Leon and Melanie met when in college and then married. They started the Impact Movement at Rice University. And then served at Impact National Headquarters in Orlando Florida. They were invited to serve in South Africa where they are helping to rebuild the campus movement. The Bests say “We have found Isaiah 58:12 to be so true: Your people will rebuild ancient ruins and will raise up the age-old foundations; you will be called Repairer of Broken Walls, Restorer of Streets with Dwelling.”


Coleman Family

Richard completed his MDiv at Oral Roberts University. He took a short term trip to Uganda while a student and answered his call to missions. While waiting to serve overseas Richard has served as missions director for New Birth Church in Atlanta, GA and he has also led the recruiting and mobilization for TMS with a great heart for recruiting African American people. He also serves on the board of Lausanne. Richard, Amanda and their children have moved to Addis Ababa, Ethiopia where he and his wife are helping to mobilize and train Ethiopians for cross cultural missions.


Senga Family

Jean is Congolese & Deborah grew up in Baltimore, MD. They met and married at Deborah’s home church in Maryland. In May 2008 Jean followed the call of God and went ahead of his family to the Democratic Republic of Congo. The ministry has been powerful and productive. The Sengas have been in Congo for 10 years. They have started 3 churches and the Kinshasa Christian School. Their mission is: To equip, edify, train, and empower people in our communities by the power of the Holy Spirit, following the teachings, and the example of our Lord and Savior Jesus Christ for the glory of our Father, the Eternal and living God.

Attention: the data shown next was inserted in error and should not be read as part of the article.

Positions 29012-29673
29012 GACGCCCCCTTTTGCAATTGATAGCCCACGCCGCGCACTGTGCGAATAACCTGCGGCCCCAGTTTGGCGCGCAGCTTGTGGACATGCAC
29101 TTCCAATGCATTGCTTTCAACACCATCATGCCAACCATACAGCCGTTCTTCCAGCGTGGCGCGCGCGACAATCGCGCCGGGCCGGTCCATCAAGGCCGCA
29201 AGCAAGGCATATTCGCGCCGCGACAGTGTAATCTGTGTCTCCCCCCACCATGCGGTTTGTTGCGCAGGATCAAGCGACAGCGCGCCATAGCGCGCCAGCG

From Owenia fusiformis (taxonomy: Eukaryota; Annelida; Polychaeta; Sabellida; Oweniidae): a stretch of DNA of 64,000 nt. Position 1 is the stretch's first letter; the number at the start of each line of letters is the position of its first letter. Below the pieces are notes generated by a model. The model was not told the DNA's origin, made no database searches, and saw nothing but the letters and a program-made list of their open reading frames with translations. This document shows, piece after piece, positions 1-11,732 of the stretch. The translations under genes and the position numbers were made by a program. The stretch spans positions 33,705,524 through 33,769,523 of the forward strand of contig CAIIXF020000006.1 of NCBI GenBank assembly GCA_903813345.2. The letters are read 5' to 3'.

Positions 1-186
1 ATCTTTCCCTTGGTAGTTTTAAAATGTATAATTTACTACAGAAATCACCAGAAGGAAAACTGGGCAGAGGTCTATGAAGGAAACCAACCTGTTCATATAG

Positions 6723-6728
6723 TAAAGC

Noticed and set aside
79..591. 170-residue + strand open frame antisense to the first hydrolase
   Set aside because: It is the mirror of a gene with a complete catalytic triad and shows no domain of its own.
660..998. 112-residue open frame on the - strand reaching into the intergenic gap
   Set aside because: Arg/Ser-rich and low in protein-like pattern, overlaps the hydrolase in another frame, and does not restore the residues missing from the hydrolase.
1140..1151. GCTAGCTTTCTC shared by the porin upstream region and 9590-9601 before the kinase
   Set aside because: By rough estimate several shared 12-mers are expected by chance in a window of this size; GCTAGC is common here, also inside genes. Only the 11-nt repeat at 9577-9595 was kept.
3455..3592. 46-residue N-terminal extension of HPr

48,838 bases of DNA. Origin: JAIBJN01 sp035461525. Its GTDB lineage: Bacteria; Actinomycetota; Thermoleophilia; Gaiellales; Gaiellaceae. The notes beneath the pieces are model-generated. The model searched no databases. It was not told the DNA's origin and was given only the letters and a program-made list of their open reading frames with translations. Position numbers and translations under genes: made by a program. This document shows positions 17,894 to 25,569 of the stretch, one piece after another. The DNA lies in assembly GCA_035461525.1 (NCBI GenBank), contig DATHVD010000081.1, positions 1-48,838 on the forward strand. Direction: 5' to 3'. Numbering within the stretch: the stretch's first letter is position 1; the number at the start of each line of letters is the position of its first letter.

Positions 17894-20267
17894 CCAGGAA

Althea Brown Edmiston. Congo. Served 1902 – 1937

Althea was born in 1874 in Alabama. Her parents were emancipated from slavery, and she was raised on her father’s farm in Mississippi.

She attended Fisk University, graduated in 1901. Althea was commissioned as a missionary in 1901 by the Southern Presbyterian Church. She sailed for the Congo in 1902 and worked at a mission station run by William Henry Sheppard – another Black American Missionary.

In 1905 she married Alonzo Edmiston and they had two sons, both born in the Congo Region. Her husband was also a Black Missionary.

Altheas’s work was as a nurse and also in the area of linguistics. Her work was amazing because she did the linguistics work without any prior training. In the local Bushong language, she ensured that a a grammar and dictionary resource was published. Liturgical and educational materials were translated by Althea so that there was a small library printed for her students to read in their own language.

She passed away in 1937.

The book pictured is a great story of her life.

Eliza Davis George. Liberia. 1913 – 1917

Eliza Davis George served in Liberia, 1913 to 1972.

Eliza Davis George was born in 1879.  In December 1913 she left Texas for New York; and on December 12, 1913, she sailed from New York to Liberia as a National Baptist missionary.